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Referrals are the most effective, and cost-effective, way to generate new business, yet asking for referrals can feel awkward. You really could use some more clients but you don’t want to come across as desperate or pushy. Many companies understandably find it very difficult to ask for good referrals. However, 85 percent of small businesses claim that word-of-mouth referrals are an important avenue for getting customers to know about them, according to Firm of the Future.

A good referral is even more important than social media, online research, and email, according to a Verizon and Small Business Trends survey.

So, what do you have to lose? Absolutely nothing, but a whole lot to gain!

Good referral versus so-so referral

A good referral has a high likelihood of becoming a paying client. A good referral is also generally a business that generates healthy revenues because that usually means they’re going to have a higher budget.

A good referral is also usually niched. For example, the referral should be a good fit for what your company does. A referral to a catering company for a doctor might not be a great fit, for example.

It’s also important that the referral be an actual decision-maker. If a referral can’t make the decision that you need them to (to partake in your business), they’re likely not a good referral and you can find a better one.

How to ask for a good referral

First, try to figure out who your target market is. Who would benefit most from your business and what you have to offer? After you realize who that is, the next steps practically take themselves.

referral, how to ask for a referral, business review, review, client
A Good Referral is One of the Most Important Assets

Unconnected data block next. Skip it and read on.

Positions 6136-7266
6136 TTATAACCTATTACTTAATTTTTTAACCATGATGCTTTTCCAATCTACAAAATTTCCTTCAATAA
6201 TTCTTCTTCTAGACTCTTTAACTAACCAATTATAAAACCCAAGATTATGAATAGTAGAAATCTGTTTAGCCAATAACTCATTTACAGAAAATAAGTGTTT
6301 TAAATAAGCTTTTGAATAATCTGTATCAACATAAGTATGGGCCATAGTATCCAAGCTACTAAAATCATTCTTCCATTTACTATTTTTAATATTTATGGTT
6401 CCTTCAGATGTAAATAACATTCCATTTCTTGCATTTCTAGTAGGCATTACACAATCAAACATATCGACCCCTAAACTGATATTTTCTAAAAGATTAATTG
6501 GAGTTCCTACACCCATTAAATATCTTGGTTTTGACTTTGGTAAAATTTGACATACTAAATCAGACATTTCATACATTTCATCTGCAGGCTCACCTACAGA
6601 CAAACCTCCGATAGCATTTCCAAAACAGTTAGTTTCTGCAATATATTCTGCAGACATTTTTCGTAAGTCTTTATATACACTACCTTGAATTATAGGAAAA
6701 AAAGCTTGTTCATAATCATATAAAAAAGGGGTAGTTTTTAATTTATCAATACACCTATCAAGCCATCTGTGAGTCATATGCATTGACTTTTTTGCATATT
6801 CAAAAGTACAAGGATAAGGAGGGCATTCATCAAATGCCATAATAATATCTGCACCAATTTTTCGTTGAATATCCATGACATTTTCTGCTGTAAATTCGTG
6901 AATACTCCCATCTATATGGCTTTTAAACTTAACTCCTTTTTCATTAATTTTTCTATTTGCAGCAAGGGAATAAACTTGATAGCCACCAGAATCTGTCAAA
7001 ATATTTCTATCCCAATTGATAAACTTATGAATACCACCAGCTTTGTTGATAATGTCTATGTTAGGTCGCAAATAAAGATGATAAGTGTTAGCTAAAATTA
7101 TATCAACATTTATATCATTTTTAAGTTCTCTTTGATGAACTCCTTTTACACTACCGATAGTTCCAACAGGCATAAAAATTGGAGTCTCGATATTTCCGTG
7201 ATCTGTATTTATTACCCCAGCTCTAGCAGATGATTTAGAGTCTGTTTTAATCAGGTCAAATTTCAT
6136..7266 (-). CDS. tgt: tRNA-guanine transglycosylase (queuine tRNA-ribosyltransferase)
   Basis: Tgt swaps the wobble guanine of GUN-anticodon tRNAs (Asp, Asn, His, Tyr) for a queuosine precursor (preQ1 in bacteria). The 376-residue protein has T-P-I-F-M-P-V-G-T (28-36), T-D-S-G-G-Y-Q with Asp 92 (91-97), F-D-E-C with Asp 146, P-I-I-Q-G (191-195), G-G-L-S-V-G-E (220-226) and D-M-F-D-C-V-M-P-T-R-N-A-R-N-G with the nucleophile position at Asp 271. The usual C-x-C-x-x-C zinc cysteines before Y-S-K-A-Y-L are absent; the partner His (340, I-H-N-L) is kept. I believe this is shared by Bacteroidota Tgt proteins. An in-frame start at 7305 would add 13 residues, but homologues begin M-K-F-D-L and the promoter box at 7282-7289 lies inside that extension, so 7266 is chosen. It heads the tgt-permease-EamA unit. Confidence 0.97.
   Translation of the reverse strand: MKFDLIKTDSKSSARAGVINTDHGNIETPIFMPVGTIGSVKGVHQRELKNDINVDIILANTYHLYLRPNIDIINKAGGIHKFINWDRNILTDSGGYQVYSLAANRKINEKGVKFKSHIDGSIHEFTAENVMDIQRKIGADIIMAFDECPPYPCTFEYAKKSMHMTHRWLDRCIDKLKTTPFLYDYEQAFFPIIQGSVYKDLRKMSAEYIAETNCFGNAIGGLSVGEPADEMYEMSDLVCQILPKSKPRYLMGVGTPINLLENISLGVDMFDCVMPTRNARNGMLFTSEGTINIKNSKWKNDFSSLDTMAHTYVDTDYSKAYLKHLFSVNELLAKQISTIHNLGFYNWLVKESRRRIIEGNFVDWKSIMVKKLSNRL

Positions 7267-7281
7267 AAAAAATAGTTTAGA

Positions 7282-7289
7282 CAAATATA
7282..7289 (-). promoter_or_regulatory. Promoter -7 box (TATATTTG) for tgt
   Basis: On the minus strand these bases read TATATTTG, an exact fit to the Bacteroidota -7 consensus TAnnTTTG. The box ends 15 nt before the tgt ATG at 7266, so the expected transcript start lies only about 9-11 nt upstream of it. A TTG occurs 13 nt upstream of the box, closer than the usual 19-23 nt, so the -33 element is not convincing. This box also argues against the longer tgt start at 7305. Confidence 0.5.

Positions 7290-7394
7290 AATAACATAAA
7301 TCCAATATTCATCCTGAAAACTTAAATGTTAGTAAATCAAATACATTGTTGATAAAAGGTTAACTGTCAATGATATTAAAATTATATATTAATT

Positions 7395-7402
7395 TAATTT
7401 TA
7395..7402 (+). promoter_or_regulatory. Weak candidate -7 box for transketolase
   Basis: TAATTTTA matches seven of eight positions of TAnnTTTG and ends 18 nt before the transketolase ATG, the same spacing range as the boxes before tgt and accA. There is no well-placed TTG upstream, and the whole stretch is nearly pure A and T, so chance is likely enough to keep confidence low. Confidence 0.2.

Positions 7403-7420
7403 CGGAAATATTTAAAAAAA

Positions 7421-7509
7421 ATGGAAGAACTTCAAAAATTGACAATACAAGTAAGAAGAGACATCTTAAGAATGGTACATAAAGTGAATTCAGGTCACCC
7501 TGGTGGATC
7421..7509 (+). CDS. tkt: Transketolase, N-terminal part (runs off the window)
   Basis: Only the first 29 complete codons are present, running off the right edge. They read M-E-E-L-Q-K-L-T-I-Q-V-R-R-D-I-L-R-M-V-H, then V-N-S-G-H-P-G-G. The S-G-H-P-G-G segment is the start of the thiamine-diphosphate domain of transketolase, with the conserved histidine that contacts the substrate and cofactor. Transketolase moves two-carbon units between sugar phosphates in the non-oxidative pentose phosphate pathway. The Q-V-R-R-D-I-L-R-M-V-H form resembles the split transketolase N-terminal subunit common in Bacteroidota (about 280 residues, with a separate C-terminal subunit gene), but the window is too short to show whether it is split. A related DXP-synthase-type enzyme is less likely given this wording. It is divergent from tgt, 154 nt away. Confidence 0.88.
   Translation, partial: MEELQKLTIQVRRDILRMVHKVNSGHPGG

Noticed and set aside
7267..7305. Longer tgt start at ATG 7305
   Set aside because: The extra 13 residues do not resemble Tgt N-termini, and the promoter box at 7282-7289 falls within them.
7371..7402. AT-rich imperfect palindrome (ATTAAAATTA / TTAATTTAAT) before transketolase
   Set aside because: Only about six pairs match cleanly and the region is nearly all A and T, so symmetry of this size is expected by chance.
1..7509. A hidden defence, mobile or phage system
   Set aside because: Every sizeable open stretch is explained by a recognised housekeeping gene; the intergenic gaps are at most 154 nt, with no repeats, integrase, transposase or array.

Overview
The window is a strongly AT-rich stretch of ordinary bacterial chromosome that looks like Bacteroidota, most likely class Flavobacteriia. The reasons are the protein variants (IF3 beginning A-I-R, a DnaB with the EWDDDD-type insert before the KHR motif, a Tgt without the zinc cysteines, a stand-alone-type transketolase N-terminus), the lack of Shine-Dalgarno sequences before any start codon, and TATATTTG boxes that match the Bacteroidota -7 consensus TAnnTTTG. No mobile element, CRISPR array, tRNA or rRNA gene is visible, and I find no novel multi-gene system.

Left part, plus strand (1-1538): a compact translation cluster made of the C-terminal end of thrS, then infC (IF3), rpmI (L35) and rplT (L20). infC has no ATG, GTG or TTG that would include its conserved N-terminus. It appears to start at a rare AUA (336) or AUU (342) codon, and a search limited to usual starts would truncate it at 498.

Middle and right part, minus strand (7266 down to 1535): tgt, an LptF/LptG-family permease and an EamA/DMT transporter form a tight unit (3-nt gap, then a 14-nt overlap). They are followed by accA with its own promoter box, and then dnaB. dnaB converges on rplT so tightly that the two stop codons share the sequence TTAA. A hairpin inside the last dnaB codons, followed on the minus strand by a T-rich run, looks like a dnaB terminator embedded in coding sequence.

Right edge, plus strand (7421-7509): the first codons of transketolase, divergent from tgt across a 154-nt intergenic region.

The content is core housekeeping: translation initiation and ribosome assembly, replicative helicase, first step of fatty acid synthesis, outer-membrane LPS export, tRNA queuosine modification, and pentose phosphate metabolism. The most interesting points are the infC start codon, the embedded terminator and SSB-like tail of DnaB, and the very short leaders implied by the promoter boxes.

Here are some easy ways to get a good referral:

  • Ask your best clients: Your best bets are your best clients. If you know a client is really satisfied with your business, they’re the person to ask. They’ll be more likely to refer your goods or services to others since they trust you, can vouch for your work or products, and had a chance to work with you.
  • Be proactive/ask directly: Just ask. Sure, it might be a bit uncomfortable at first but you may also find that asking for help and what you need to be empowering. It’s not pushy or awkward if you’ve earned it by going above and beyond. Plus, you’ll be doing your business one of the biggest favors you possibly can. There are many different ways to ask such as email or online; many people feel much more comfortable asking through these channels.
  • Keep it simple: Have a form and email clients asking for a referral. Just make sure you do it at a time that makes sense in their customer journey. You want to preserve your relationship with them, too. Write them an email script for referrals where they just need to add their name, a mobile-friendly form where they can share links, encouraging them tag friends on social channels, or a card where they can add the names and contact information of their friends or family and mail it back to you.
  • Referral fee: One of the more common referral techniques is to pay others for referring your business. For ongoing referrals, you could also offer them a percentage of each new sale that they’ve referred. This gives the greatest incentive for clients to refer business your way, and helps them to feel more involved in the process.

You can do it! Plus – the best part is that it gets easier every time you do it.

Nazaire & Co.

Long Island accounting firm Nazaire & Co. was founded in 1997 – first opening its doors in Brooklyn, New York.

We aim to invest in your success with a diverse set of services – ranging from bookkeeping and financial management to assistance with business decision-making.

Contact us if you’re ready for Nazaire & Co. to help.

nazaire, nazaire and co, nazaire & co, j ronald nazaire, cpa, accountant, new york, long island